How was work today?
It’s really a small sentence and without any context it’s silly, pointless and small talk for most conversations.
I’ve been a health coach for three years. I can’t believe it’s been that long and that short. Individually, I’ve worked with almost 100 women in that time. Since I started small group training this fall, I’ve worked with an additional 50 women and it’s growing.
In three years, I’ve finished a new degree, started and quit a job, and have transitioned to solely focusing on my business. I’ve also started classes again to build onto my education.
I’m not an expert, I’m also not a novice. I have a lot to learn, but I also know a lot. I also think that no one is truly an expert because we’re always discovering new things. You don’t know, what you don’t know until you know it.
I find myself sometimes saying things like I feel like a real trainer or I feel like a real coach. When I say these things, I stop and think about where it’s coming from. Then I list out the things I believe I am.
I’m a real trainer and coach.
I’m also a lifter, a writer, a cook, a business owner.
I also live with PTSD and anxiety.
I’m a byproduct of perseverance and determination. I’ve been shaped by the abusive nature of my upbringing.
The negative labels happened to me, but I can take ownership of my reactions to it and how I’m working through it or doing things regardless of it. But the positive – that’s all about me and my decision to do. It’s about my ideas, my hard work – why is it easy to discredit it?
Why is it easier to own the labels that have been placed on us than it is to own the ones that we’ve created?
For me, some of it comes from doubt, which stems from the conflict between self-belief and the beliefs others have. As kids we’re blind, we don’t know we’re not special until someone points out how special other kids are either in the classroom or on the playing field. As adults it’s the same.
When I started lifting, I was just excited to do it. I was pushing myself more than I ever had and I had the goal to just try. At some point, just trying wasn’t enough for me. I wanted to actively choose and be more strategic. Does this still require trying – yep, but the mindset for me was different.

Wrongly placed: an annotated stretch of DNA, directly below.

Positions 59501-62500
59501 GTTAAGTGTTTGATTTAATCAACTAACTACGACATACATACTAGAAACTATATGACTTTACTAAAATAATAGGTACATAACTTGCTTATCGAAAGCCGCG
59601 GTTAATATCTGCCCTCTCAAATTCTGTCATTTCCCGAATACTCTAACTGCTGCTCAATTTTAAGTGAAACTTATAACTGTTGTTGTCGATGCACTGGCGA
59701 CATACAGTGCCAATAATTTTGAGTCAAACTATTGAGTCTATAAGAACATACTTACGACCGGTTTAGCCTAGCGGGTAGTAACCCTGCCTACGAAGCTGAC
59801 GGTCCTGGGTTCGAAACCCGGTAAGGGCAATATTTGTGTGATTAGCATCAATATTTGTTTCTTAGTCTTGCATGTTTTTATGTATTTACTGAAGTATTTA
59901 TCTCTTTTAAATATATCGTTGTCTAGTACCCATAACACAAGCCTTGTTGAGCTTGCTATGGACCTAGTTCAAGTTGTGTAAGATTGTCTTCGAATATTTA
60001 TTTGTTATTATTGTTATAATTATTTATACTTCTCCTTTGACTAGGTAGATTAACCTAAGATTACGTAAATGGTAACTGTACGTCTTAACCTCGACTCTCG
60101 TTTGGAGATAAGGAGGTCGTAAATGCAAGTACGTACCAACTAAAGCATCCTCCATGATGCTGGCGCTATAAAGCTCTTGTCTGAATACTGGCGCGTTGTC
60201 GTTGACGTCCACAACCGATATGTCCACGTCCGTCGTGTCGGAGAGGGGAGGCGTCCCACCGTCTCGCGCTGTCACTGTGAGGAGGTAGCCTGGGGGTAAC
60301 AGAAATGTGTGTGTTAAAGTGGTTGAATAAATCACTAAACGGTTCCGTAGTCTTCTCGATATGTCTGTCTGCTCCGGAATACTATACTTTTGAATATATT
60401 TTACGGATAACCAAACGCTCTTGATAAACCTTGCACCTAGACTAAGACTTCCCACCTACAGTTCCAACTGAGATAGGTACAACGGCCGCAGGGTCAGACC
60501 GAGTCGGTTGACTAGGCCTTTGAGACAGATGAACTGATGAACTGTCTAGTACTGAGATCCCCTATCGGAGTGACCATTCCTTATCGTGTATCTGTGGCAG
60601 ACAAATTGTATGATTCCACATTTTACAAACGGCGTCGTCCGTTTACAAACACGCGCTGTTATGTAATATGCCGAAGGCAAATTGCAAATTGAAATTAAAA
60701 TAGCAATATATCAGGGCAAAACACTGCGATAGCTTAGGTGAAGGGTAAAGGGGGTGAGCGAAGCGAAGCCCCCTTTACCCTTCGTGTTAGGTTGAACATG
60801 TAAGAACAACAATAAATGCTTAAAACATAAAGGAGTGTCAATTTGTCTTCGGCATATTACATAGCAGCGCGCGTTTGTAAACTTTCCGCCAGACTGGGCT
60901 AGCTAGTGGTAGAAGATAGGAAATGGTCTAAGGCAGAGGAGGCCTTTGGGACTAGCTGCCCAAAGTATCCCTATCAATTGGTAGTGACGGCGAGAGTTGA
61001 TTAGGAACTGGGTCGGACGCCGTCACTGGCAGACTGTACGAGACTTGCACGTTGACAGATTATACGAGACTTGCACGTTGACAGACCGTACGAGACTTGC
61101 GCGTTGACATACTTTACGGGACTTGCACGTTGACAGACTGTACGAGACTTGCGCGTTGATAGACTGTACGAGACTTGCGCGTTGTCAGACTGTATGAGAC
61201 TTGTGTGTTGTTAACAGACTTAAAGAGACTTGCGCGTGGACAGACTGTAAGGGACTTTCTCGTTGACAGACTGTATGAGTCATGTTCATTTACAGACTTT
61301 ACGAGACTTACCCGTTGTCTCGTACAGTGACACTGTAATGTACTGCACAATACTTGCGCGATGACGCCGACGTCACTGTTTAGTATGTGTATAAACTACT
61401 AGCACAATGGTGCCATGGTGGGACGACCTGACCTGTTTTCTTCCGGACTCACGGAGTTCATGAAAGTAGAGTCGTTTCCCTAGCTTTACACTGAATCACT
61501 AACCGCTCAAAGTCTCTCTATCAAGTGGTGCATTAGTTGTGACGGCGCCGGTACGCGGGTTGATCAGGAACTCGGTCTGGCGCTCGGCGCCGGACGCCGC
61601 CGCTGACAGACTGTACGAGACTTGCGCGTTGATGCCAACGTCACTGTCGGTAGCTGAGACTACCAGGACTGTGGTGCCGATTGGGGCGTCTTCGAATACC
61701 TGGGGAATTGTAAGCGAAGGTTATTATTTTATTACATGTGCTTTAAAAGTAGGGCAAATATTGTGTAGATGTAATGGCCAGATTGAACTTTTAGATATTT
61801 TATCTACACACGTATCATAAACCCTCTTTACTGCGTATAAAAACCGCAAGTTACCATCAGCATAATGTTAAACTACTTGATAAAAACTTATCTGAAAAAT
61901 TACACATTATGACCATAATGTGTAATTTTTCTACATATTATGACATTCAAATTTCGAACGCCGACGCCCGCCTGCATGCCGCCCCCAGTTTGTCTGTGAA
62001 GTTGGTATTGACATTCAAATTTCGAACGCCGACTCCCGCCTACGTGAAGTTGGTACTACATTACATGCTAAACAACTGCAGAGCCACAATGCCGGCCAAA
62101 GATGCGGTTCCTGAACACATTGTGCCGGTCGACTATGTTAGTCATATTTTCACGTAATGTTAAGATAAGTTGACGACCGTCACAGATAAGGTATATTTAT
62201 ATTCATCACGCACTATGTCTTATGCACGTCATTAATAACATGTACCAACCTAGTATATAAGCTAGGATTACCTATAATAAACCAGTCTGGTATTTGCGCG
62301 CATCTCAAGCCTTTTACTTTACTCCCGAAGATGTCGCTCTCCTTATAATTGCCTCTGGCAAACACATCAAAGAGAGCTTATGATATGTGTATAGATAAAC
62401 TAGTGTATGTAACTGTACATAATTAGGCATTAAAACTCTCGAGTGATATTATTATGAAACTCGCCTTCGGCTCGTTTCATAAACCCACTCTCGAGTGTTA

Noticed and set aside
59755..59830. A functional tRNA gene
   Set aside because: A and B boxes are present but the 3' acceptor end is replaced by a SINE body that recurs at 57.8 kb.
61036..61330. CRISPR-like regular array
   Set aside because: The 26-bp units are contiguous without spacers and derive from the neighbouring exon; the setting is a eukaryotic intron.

I used to wear lifting gloves. First, the gym I trained at didn’t allow chalk and second, the job I had required a lot of hand shaking and elbow rubbing, so rough hands wasn’t really appealing.
I never thought about how the look of my hands reflected the effort I put in at the gym or my ability until I was told I wasn’t a real lifter because I wore gloves.
Here’s there thing about real – it’s not imagined. You can see it or feel it or taste it. From first person, it’s about perception. What’s sour for me might not be sour for you or might not be as sour. What’s heavy for me might be heavier than what you lift. A lot of clients for me might seem like a small portfolio for someone else.
The other side of real is more concrete – a solid is a solid because of how the molecules that make it up move This is fact.
Think of progressive overload – what was once hard becomes easier because you got better and stronger, adding weight or changing up the structure makes it challenging, which stimulates further growth.
We all have our own capacity. We all have our own perception.
Accepting our perception as part of our reality but acknowledging that others have their perceptions too is the real challenge. Both are allowed to exist – they can be right and wrong at the same time.
There are times that I find I’m chasing real that I miss the process that is evidence that I am real before I’ve finished. Don’t discredit the steps you have to take.